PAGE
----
Her name was Jasmin, without an ‘e’ she told me. Her surname was Powdrell. Powderpuff she said.
When it came to us meeting she made it very clear, very early on, that she hated her name as it was too girly. I thought it was beautiful. She liked Jazz….or Jazzjim….or most of all Dan.
She convinced the Brownie pack, on her first and only attempt to join, that she was a boy called Dan who had infiltrated. The other little girls loved it and so did she.

The court hearing changed her surname to mine and she happily took on my mothers name as a middle name. Even when she met her birth mum and dad regularly from the age of eight, she wanted to keep my name, for better or worse she was in our family and it helped her sense of day to day belonging.
To this day she is grateful that her fathers first choice of Princess Yasmin was rejected. The thought of it makes us all chuckle to this day.

In our everyday communication as a small child she had many nick names from me, Jazzie B, Chicken, Tiddler, Sausage and “JASMIN!!!” On a bad day.

The thing that annoyed her most was social workers spelling Jasmin with an ‘e’ on her correspondence. Which they did, all the time. And still do.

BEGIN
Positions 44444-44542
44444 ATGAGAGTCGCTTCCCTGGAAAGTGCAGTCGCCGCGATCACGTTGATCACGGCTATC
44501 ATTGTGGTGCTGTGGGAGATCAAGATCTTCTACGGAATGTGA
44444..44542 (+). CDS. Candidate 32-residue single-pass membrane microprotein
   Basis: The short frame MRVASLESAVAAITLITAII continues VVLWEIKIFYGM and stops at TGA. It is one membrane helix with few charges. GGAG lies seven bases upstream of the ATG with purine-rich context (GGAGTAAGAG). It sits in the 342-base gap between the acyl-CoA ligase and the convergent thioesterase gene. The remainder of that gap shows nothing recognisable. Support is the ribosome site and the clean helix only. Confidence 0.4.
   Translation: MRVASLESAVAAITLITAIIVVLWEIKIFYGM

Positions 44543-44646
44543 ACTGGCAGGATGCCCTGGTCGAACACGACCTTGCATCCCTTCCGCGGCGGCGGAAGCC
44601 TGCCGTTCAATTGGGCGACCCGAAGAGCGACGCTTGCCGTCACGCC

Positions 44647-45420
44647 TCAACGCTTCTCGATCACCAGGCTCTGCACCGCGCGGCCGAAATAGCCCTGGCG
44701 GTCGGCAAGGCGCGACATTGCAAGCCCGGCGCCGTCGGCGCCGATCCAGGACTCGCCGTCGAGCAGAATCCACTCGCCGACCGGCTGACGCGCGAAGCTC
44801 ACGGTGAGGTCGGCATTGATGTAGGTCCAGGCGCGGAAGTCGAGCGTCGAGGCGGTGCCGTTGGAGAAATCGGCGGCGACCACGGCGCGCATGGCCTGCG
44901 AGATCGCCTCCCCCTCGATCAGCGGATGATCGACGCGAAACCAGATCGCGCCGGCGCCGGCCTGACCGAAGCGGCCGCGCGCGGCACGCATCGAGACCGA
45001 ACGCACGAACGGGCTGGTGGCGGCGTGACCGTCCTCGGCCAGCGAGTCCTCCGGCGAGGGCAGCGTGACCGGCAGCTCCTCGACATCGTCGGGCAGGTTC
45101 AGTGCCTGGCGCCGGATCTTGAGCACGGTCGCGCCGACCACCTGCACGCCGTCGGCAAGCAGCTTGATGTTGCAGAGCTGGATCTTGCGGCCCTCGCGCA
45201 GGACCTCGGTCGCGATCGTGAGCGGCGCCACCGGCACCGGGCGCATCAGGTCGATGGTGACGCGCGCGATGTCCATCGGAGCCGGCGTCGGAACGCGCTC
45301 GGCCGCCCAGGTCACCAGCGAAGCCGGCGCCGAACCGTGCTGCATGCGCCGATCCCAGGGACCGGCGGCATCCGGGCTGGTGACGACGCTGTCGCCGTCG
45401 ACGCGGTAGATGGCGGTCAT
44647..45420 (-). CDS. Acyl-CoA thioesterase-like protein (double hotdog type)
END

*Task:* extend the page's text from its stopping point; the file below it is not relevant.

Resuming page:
As she became a teenager she wanted to change her name by deed poll to Jason Powdrell Boorman, she also wanted to become a boy.
Now as an adult, she just wants to be Jazz Powdrell Boorman. Her jury’s out on the gender realignment.

Jasmin without an ‘e’ Powderpuff AKA Jazz has had some identity issues. Some are due to adoption and some are not.

I do believe in transparency in adoption, maintaining historical threads, the encouragement of the adoptee voice and the choice filled environment that encourages individual self identity. I think the majority of adopters do. None of us get a fits all map or a compass to navigate the sensitive terrain. Most of us get no support at all.

But names are like words and words have to be chosen carefully for lots of different reasons. And words are never enough to explain the emotions, the culture, the complexity and the identity issues of modern adoption itself.